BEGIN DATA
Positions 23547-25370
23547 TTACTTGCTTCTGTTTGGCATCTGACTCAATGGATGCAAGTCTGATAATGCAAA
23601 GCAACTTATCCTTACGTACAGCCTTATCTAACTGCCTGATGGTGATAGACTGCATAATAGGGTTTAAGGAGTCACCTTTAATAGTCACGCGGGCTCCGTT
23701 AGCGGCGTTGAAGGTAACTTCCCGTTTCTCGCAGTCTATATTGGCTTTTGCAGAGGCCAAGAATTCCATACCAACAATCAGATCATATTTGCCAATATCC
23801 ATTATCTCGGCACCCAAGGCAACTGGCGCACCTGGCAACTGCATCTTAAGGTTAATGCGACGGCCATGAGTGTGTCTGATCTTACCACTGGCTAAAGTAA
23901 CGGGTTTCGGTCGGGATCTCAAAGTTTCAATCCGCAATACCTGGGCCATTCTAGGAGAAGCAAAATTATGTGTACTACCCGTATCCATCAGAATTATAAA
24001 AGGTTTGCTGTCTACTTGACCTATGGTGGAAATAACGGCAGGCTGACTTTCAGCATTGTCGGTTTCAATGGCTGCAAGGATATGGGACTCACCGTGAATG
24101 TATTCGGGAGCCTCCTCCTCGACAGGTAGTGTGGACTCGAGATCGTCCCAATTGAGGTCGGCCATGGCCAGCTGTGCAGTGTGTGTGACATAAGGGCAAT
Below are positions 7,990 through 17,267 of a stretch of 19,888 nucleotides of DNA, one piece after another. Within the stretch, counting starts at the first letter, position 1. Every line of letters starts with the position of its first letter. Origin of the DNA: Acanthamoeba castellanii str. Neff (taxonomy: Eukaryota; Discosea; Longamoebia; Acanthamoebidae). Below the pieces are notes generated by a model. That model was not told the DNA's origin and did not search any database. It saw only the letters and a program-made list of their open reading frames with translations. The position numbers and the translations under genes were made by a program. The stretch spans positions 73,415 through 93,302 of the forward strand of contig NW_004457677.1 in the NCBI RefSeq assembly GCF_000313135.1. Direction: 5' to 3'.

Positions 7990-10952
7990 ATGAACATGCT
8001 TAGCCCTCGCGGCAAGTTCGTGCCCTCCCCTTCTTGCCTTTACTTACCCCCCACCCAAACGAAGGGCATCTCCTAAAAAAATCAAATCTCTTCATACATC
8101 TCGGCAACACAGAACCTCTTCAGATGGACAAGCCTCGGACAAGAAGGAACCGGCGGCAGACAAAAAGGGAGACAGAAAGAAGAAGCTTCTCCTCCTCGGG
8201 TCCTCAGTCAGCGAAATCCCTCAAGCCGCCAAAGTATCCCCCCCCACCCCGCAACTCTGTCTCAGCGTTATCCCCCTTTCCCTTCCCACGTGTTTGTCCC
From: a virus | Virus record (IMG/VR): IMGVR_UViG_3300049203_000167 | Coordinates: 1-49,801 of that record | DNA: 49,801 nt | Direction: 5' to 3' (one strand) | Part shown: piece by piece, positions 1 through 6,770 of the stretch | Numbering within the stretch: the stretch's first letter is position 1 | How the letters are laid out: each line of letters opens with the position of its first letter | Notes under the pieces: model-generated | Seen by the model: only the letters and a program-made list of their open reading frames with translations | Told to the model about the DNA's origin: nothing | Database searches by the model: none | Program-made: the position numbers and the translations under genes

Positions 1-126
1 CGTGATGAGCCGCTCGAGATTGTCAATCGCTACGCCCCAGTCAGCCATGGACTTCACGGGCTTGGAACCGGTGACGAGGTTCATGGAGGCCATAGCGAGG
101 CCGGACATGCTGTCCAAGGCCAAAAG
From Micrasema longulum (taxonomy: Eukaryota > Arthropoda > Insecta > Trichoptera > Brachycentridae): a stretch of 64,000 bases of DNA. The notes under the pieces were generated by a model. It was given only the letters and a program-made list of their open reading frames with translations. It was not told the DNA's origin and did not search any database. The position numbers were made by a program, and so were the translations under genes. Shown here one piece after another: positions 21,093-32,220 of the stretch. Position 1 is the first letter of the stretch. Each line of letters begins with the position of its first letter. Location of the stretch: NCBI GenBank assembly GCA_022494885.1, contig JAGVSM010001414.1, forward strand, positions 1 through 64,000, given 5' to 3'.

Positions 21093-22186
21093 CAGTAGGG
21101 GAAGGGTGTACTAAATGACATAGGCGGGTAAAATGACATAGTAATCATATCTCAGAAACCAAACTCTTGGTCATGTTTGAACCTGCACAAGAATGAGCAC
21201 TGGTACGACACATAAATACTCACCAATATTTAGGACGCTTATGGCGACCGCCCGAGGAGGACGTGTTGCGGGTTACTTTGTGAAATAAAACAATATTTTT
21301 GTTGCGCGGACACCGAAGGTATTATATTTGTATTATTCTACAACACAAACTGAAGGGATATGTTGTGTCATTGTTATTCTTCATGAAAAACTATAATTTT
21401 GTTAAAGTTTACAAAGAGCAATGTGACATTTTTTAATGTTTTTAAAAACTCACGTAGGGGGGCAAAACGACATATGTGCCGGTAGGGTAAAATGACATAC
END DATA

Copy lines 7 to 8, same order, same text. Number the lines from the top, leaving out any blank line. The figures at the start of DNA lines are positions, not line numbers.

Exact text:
24001 AGGTTTGCTGTCTACTTGACCTATGGTGGAAATAACGGCAGGCTGACTTTCAGCATTGTCGGTTTCAATGGCTGCAAGGATATGGGACTCACCGTGAATG
24101 TATTCGGGAGCCTCCTCCTCGACAGGTAGTGTGGACTCGAGATCGTCCCAATTGAGGTCGGCCATGGCCAGCTGTGCAGTGTGTGTGACATAAGGGCAAT